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Bruce Nauman The True Artist Helps the World by Revealing Mystic Truths (Window or Wall Sign) 1967 Kunstmuseum Basel (Basel, Switzwerland) © ARS, NY and DACS, London 2020
One Hundred Live and Die 1984, Collection Benesse Holdings, Inc./ Benesse House Museum, Naoshima
Bruce Nauman at Tate Modern, by Fabienne Jenny Jacquet – Tainted Glory
In the 1960s American artist Bruce Nauman began exploring and redefining what an artwork could be. He is now considered one of the most influential contemporary artists with a diverse, hard to pin down practice that includes video, sculpture, sounds, photography and text and hovers somewhere between performance and conceptual art. The Tate Modern exhibition is a retrospective of sort and his first major show in the UK for 20 years. The artist is notoriously economical with giving interviews and often reluctant to attribute a detailed meaning to his works, preferring instead for the viewers to come up with their own interpretation.
This is the perfect show for our fraught Covid times. A visit to the Tate has been turned from a leisurely wander in the heart of a pagan temple dedicated to the worship of contemporary art into a dehumanising experience where you are scanned, checked, herded through one-way systems, asked to follow often confusing and contradictory floor signage and to rigidly stick to allocated viewing time slots.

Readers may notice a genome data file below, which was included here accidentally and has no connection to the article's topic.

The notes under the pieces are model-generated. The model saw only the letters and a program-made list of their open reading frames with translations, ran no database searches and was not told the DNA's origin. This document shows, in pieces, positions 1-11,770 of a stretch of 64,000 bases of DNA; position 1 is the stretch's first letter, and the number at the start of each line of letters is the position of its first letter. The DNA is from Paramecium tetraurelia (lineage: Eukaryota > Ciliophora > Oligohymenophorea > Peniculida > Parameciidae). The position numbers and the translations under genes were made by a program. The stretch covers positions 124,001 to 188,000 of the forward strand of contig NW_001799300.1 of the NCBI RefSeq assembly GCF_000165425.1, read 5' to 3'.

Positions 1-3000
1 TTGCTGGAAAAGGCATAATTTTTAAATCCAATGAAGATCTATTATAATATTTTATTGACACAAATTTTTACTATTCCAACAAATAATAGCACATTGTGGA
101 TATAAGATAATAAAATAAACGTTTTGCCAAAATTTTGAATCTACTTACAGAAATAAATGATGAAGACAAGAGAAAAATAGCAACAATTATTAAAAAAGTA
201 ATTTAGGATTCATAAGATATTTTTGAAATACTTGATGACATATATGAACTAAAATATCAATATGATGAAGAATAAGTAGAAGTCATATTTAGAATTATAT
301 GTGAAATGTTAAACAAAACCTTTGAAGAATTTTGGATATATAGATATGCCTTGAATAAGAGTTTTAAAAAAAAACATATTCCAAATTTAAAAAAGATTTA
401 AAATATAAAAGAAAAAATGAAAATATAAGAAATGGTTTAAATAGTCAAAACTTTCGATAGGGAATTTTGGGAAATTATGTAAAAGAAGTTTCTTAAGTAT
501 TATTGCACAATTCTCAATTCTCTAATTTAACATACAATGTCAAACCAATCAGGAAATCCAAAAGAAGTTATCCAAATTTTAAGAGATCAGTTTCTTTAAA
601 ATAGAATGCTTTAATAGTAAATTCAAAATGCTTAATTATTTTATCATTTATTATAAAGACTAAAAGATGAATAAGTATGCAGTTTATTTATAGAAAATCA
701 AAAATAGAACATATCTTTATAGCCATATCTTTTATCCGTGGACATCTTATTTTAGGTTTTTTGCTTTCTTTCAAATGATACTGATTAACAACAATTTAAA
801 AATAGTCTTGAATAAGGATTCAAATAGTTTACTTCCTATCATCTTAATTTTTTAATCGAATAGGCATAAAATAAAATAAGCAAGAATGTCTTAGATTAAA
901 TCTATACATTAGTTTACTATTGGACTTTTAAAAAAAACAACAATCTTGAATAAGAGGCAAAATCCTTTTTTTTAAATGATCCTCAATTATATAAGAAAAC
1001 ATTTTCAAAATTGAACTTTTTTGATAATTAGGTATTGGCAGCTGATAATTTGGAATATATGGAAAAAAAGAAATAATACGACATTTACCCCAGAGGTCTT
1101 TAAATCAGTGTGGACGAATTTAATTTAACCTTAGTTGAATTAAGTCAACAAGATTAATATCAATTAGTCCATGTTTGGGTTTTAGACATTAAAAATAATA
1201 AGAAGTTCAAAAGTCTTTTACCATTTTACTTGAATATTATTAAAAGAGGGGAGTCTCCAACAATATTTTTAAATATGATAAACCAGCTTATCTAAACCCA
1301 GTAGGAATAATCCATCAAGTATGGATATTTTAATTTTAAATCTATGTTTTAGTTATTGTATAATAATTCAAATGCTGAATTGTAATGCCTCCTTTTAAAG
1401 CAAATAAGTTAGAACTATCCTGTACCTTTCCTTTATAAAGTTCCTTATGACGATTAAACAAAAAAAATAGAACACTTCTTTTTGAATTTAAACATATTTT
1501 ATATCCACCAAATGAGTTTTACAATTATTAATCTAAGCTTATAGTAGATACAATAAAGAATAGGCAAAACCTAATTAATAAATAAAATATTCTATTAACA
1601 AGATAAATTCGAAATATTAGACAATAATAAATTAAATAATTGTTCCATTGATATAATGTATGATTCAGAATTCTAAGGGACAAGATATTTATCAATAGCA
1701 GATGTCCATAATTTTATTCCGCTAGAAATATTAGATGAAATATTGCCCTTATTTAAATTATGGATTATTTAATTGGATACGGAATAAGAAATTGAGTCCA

We are disoriented rats obediently negotiating an endless concrete maze, still desperately hungry for a mouthful of art, frivolity and showmanship. When I get to the ‘cheese’ and finally enter the Nauman show, I am bristling with annoyance and twitching with frustration. This is no safe harbour though, instead I step into a chaotic world that weaves feelings of alienation and fear into an art form. Screams echo throughout the rooms, neon lights give only cold comfort to this weary traveller and on various screens and in photographs bodies are twisted, moulded into uncomfortable shapes or thrown against walls.
In one room a bald man’s head spins endlessly while he shouts what sounds like an incomprehensible litany of existential angst (“Feed me, help me, eat me, hurt me”). In another a female mime artist is ordered by the dispassionate voice of a man who we cannot see to perform various meaningless tasks. She obeys just like we obey when we are told ‘’wear a mask’’, ‘’follow social distancing guidelines’’ and ‘’wash your hands’’. We might not wear Marcel Marceau ghostly white make-up but we are also puppets in the hands of our remote leaders.
A metal cage, a tortured clown, CCTV that sneakily films us as we go around one of the exhibits making us a fleeting part of the installation, a hanged-man who finds his climax in death, children’s game and slight of hands. This show is an uncomfortable, claustrophobic but ultimately brilliant reflection of our eternal struggle in the face of control, death, pain and the absurdity of life.
Nauman is a genius ring master who created worlds over the decades that mirrors the current circuses of our own. He is a neon Nostradamus, a video prophet with a wicked sense of humour, quietly laughing and crying for us and with us. This exhibition is pure theatre and an unflinching parallel to our all too Kafkaesque reality.
I exit Nauman’s tortured worlds and shuffle back into the Orwellian maze that will bring me obediently towards the Tate exits. I finally step outside and still it feels like I have never left and the entire world is now a Nauman exhibition.
The Bruce Nauman exhibition at Tate Modern is on until 21st February 2021. https://www.tate.org.uk/whats-on/tate-modern/exhibition/bruce-nauman